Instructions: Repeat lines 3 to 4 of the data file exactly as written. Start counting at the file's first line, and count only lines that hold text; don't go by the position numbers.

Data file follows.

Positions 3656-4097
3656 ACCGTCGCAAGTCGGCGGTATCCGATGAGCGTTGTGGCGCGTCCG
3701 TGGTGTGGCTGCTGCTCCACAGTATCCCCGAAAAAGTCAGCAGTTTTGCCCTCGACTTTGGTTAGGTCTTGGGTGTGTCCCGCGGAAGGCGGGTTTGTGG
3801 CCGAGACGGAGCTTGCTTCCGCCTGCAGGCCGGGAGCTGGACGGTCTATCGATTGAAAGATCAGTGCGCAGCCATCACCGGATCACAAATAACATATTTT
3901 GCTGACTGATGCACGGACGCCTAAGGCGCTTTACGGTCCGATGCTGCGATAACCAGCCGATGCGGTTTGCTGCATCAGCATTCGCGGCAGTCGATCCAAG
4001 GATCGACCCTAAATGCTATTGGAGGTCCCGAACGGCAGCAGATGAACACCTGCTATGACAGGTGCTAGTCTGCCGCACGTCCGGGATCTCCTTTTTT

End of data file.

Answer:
3701 TGGTGTGGCTGCTGCTCCACAGTATCCCCGAAAAAGTCAGCAGTTTTGCCCTCGACTTTGGTTAGGTCTTGGGTGTGTCCCGCGGAAGGCGGGTTTGTGG
3801 CCGAGACGGAGCTTGCTTCCGCCTGCAGGCCGGGAGCTGGACGGTCTATCGATTGAAAGATCAGTGCGCAGCCATCACCGGATCACAAATAACATATTTT